11. The religious experience connected with the pastoral sacraments and rites of Baptism, Marriage, Confirmation, Bar Mitzvah and Burial should be explored. The ability to express appropriate sentiments on these occasions is one of the basic signs of authentic understanding and respect. Because of its many ecumenical dimensions, we shall explore in detail the official Catholic and Jewish positions regarding marriage.


12. When a Catholic and a Jew decide to enter into marriage, the priest who is helping them prepare a marriage ceremony should be sensitive to the religious conviction and customs of both parties. Neither party to the marriage should be asked to violate the integrity of his or her faith.

13. Priests of the Archdiocese should be aware that the Jewish community is officially in opposition to mixed marriages; they are a prime area of concern and sensitivity within the Jewish community.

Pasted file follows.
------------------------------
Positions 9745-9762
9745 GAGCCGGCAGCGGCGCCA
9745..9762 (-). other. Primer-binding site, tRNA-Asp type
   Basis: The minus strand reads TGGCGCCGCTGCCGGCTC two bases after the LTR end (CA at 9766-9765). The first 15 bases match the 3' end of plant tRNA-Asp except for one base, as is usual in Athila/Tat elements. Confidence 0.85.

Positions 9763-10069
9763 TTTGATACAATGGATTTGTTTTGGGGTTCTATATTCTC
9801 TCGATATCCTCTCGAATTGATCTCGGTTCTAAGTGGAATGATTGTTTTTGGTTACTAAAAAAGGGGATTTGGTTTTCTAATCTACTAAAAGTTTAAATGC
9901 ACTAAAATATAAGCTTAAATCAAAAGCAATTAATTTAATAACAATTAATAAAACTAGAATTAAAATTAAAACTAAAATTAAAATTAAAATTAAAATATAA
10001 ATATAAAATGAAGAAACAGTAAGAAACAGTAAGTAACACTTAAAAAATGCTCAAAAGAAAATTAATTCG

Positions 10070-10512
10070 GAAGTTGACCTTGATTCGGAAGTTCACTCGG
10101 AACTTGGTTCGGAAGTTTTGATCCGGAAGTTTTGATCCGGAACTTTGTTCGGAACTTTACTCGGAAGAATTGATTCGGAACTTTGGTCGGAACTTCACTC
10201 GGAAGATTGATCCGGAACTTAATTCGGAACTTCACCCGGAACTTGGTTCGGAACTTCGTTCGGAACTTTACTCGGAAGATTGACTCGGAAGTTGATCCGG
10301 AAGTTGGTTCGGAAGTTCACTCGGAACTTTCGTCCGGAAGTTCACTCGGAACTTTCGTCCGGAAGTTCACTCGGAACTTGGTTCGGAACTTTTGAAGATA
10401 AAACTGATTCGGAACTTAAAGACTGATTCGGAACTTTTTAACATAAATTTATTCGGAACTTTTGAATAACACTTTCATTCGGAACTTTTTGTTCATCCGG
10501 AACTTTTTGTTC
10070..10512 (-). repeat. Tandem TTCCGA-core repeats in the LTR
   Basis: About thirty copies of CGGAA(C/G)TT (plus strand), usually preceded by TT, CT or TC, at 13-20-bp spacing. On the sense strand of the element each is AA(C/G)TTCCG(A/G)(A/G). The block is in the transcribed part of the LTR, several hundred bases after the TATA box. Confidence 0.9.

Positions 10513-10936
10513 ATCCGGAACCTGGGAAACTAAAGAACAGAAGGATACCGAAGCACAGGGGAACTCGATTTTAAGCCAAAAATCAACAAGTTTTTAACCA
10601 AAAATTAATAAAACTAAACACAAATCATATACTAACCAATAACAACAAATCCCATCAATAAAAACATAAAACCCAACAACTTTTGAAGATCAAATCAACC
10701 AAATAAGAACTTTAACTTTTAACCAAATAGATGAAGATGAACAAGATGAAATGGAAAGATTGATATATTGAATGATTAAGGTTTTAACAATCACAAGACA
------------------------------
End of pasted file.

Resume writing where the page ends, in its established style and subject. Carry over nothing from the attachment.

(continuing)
14. The official statement of the Board of Rabbis of Southern California, made in response to an inquiry from the Archdiocesan Commission on Ecumenical and Interreligious Affairs, highlights this concern:

Our Board of Rabbis has issued a statement, as of February 28, 1974, in which we called upon members to refrain from officiating at mixed marriages. This is in accordance with the decision and guidelines established by each of our three rabbinical associations and is in keeping with our on-going Jewish tradition.